§  Because your recopense will be great in heaven. I think that the recompense begins during our life time on earth. We are happy when we allow the Lord to make us able to answer with love...  

Ø  Luke speaks to us also of what is the contrary of the blessings.  

SECOND READING  1Cor 15:12.6-20
Ø  Paul continues to speak to his community of Corinth, and the Church does the same to the community of believers.   

Ø  How is it possible that we doubt o we do not believe in the resurrection of Jesus, and we even dare to say it to our brothers and sisters?  

o   If Jesus is not risen, nobody will be.  

o   And if we only believe in Jesus during our life time on earth, because we do not believe that there is anything else after death, 

o   Than as Paul says if for this life only we have hoped in Christ,
we are the most pitiable people of all.

Ø  But Jesus is truly risen as first fruits of those who sleep, that is the dead.  

If he is risen, we will also, because he is our head and we are his body.            


 In this petition which, later I understood, was very much to the liking of His Divine Majesty, because it was done with much simplicity and good will, our Lord has deigned to teach me with much pleasure how He would like to be served by this ungrateful creature, it was in this how He set before my eyes the observance of His most Holy Law and evangelical counsels, and told me to observe them with much perfection; he told me with intense sorrow that He had no body in Hid house to observe  them, for the great extend that all the religious orders had gone lax in the observance of His most Holy Law and because of this He permitted with grief, their destruction. Venerable María Antonia París, Foundress of the Claretian Missionary Sisters, Autobiography 3.     

I was christened Anthony Adjutor John. My mother's brother, Anthony Clara, was my godfather, and he wanted me to be named after him. My father's sister, Mary Claret, was my godmother. She was married to Adjutor Canudas, so they gave me her husband's Christian name. My third name, John, was my father's name. Later, out of devotion to Mary Most Holy, I added the sweet name of Mary, my mother, my patroness, my mistress, my directress and my all, after Jesus. Thus my name is Anthony Mary Adjutor John Claret y Clara. St. Anthony Mary Claret, Founder if the Claretian Missionary Sisters, Autobiography 5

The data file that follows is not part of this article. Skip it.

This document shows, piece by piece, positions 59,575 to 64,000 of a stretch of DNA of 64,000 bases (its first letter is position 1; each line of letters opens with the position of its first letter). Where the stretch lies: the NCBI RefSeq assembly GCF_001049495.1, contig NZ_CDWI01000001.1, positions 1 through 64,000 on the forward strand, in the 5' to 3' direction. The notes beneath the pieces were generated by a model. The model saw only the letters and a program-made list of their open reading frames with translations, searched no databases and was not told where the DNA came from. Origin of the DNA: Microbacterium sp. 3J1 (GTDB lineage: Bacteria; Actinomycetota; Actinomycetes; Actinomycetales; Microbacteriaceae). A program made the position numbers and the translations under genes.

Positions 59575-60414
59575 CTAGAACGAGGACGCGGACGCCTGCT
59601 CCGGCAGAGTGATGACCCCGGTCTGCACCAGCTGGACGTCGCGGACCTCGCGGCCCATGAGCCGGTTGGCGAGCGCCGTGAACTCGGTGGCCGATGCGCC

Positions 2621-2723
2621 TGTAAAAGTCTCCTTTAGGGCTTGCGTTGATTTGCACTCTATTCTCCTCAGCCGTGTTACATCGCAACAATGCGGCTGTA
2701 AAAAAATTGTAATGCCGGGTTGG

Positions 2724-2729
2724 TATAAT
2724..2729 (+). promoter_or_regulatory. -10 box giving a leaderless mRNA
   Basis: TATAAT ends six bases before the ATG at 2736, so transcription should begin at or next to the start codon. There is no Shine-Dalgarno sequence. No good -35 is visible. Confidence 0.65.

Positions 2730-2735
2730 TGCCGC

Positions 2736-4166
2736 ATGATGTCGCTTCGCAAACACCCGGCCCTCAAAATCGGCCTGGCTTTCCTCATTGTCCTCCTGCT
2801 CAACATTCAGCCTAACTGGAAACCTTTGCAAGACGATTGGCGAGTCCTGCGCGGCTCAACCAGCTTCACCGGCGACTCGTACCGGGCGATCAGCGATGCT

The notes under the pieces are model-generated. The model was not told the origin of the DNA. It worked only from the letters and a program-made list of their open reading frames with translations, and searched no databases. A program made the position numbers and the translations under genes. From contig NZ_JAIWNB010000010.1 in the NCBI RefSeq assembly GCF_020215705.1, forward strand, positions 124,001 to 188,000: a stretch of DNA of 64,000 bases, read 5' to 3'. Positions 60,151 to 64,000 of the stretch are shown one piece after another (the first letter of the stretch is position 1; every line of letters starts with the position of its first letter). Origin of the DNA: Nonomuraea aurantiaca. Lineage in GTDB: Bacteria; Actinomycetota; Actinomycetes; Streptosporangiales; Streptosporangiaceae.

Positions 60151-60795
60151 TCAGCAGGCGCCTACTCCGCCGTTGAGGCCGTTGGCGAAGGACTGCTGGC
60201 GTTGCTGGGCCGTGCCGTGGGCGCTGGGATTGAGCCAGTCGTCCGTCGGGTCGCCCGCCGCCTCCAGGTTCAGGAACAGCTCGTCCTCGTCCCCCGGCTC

CLARET, Saint Anthony Mary, Autobiography.

PARIS, Venerable María Antonia,  Autobiography.

Thursday, February 7, 2019



*      Luke has presented several different ways to look at Jesus in order to discover who he is. 

*      Today Jesus calls his first disciples, collaborators in the mission he has come to accomplish among us.    

*      The call will help Peter to acknowledge his indignity, his sin, and at the same time to learn that our sins do not make the Lord depart from us, on the contrary he comes closer to us to save us, to give his life so that we may have life.    

*      Today the liturgy of the Church invites us to reflect on our own vocation, looking at the vocation of the first followers.   

   FIRST READING  Is 6:1-2a, 3-8

Ø  Isaiah tells us about the vision he had of the Majesty of God.  

Ø  He tells us that the vision happened in the year of the death of King Uzziah around the year 740 or 739 BC.   

Ø  In the second book of Kings and in the 2 book of Chronicles this King is also called Azariah   (2 Kings 14:21; 2 Chronicles 26)

o   Isaiah sees God seating on a high throne. Isaiah was an official at the court of the King, it seems very normal that when God wants to reveal himself to him he uses images, which Isaiah will understand. God is seen as a Monarch, a King. 

o   The description of the celestial liturgy performed by the Seraphims reminds us of the liturgy or worship in the Temple of Jerusalem, the smoke of the incense.

o   Over the throne Isaiah sees some winged celestial creatures, he calls them seraphim, which reminds of the word “serap” which means “to burn.” 

o   They cry out to each other “Holy, holy, holy is the Lord of Hosts! His glory fills the earth!   

o   The voices are so loud that the place is shaken. 

o   This is an awesome vision in which God is seen as a King of an extraordinary majesty, surrounded by those creatures which are on fire. 

o   In the presence of God the human being experiences his or her indignity, his or her sin and becomes conscious of his or her sinfulness. 

o   Thus Isaiah acknowledges that his lips are impure, and also those of his people. 

o   Fear invades Isaiah, since it was a common belief, that whoever sees God dies. 

o   God does not abandon his sinful people, on the contrary through the incarnation; God comes to live among us.

o   To purify the lips of Isaiah God sends a Seraphim with a burning coal to touch his lips.   

o   God who always calls us to entrust a mission to us, seems to speak to himself saying: whom shall I sent? Who will go in our name?   

o   Isaiah who is burning in divine love responds with enthusiasm “Here I am, send me!” 

Ø  This is how Isaiah tells us his vocation, his call to be a prophet.   

Ø  His mission will be difficult, since he will speak but they will not listen to him, they will not understand because they are afraid that if they understand they will have to change their lives, they will have to allow God to convert them.